• Tough
  • Extremely good value
  • Later, parts usable for winter too


  • Heavy
  • Big
  • Big and heavy
  • Old tech

A used MSS paired with two foam pads is BY FAR the best value in sleeping gear.

Here's what I give all my new Scouts (and parents):

A synthetic-fill sleeping bag and two dimpled foam pads are best for most Scouts.

  • Both are cheaper, rugged, easier to wash, and handle wet/dirty conditions better.
  • Both can be used with better and/or cold-weather gear you can buy later.
  • Consider first the military's 4-piece Modular Sleep System (MSS, two sleeping synthetic bags, Gore-Tex bivy, and stuff sack, made in USA by Tennier Industries). With two bags you can pick a one for summer or double up for spring/fall. This combo is a great value, tough, and rated -30°F (when all are used with clothing and pads). Later, you can still use the outer bag and bivy with a down inner bag. These run ~$80 from eBay used and shipped (recommended).
  • For pads, you’ll need R=3 summer, R=6 at freezing. Consider first two corrugated, full-length, foam pads, such as the Therm-a-Rest RidgeRest (R = 2.8, $20).

Source: bought it used

Personally test, constantly used, tough as nails!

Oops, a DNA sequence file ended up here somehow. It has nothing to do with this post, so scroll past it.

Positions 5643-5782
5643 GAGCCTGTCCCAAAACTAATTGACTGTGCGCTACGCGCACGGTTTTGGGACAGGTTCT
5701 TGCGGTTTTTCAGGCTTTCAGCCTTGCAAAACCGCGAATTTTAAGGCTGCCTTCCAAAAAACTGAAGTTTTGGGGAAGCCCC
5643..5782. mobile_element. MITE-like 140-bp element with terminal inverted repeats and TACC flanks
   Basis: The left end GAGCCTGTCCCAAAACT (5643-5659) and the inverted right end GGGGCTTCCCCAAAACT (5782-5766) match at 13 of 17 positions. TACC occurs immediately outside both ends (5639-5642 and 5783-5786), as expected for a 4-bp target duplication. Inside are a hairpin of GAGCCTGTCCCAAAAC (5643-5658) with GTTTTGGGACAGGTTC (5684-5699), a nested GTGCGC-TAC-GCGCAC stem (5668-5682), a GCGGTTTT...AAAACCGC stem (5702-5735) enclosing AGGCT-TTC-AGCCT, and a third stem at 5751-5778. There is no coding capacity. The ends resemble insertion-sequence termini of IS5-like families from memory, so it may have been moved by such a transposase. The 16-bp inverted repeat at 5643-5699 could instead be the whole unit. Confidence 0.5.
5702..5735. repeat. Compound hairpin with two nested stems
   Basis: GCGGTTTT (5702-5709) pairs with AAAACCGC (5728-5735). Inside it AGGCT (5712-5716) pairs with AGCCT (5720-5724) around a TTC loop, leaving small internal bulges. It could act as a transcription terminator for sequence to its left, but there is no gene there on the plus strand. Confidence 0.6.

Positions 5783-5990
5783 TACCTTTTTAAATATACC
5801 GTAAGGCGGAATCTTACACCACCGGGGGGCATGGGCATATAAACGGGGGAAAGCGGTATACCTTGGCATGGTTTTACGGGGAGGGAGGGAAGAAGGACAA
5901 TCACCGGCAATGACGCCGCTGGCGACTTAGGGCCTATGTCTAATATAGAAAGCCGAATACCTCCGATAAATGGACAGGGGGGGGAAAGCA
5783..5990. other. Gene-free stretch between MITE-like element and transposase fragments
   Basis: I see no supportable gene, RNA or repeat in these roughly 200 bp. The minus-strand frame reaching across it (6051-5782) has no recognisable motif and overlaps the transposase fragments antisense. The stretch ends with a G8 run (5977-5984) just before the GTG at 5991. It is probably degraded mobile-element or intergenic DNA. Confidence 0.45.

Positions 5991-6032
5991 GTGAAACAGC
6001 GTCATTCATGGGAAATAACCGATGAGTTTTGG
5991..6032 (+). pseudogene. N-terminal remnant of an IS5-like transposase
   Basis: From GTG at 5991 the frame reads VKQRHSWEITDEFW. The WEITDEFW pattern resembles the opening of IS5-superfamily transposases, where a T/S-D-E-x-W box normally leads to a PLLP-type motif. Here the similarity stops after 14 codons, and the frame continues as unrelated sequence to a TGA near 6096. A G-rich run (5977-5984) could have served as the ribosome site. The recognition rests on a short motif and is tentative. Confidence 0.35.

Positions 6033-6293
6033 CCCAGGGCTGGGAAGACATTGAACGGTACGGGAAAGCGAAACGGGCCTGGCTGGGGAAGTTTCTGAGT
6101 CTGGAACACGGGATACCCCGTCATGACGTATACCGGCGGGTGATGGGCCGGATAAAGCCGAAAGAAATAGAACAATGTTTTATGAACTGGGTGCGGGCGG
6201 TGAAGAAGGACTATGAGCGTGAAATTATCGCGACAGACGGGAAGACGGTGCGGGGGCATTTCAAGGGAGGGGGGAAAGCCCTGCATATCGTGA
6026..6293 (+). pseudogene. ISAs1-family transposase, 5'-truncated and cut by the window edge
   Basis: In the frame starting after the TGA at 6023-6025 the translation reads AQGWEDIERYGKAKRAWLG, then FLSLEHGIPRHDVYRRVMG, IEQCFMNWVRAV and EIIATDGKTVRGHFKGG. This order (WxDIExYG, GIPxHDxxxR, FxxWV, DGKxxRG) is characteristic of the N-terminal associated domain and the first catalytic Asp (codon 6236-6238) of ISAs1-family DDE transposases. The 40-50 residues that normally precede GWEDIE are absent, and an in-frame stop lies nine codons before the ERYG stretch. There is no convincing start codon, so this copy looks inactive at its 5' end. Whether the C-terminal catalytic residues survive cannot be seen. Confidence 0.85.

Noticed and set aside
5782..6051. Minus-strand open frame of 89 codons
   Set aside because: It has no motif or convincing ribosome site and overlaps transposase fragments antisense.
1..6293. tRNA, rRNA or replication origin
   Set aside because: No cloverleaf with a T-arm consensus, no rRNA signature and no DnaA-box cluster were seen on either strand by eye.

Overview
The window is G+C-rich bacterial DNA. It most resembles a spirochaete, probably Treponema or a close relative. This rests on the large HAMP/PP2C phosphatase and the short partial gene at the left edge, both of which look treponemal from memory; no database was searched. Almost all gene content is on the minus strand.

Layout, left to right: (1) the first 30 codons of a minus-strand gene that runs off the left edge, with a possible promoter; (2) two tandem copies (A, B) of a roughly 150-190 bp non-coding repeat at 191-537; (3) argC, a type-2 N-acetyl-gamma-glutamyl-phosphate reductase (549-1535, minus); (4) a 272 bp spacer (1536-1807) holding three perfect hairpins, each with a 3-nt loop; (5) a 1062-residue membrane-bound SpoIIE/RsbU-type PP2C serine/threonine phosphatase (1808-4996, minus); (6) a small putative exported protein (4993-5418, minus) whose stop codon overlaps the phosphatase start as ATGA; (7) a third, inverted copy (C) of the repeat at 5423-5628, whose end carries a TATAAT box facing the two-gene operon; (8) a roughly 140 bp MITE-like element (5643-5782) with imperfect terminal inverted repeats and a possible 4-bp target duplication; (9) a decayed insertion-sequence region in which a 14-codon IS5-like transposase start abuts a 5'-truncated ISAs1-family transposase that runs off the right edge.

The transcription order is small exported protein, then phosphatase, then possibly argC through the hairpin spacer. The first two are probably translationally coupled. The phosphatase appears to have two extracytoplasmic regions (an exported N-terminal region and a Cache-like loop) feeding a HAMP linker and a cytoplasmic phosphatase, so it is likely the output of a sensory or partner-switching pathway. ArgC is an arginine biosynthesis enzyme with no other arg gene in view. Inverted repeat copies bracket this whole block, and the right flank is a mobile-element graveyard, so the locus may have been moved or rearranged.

• Durable
  • Versatile
  • Proven
  • Easy to clean


  • Bulky
  • Pricey if bought new

I have personally used this sleep system more than a hundred time, both while I was in service and now as a civilian. It was my first purchase (of military gear) the week I had to turn in my Army issued MSS, right before retiring. It's warm, tough/durable, and with the bivy bag it's water tight.

Now, a lot of people complain about its weight (being around 10-12 lbs all together), but I am 6' 4" and 255 lbs, and I never even noticed when it was in my ruck. I know there are a lot of "similar" type of sleeping bags out there, but once I found the MSS I would never want to even try something else.

BTW, I searched for an affordable MSS when I first retired, and it only took me ten minutes to find one used but in good, usable condition (had some small snags and sew marks from previous soldiers name tapes) for $47.25, with premium shipping and tax it cost me a total of $67.04! Tell me you can beat that, and I'll call you a liar.

If you have the opportunity to buy one of these, at an affordable price (list is well over $400) than JUMP on it!

Source: bought it used
Price Paid: $47.25

As long as there are Modular Sleep Systems (MSS) available online and through surplus markets, I won't be using, nor recommending the use of any other system.

The MSS is just that, a SYSTEM. It's modular and will adapt to whatever environment you may find yourself in.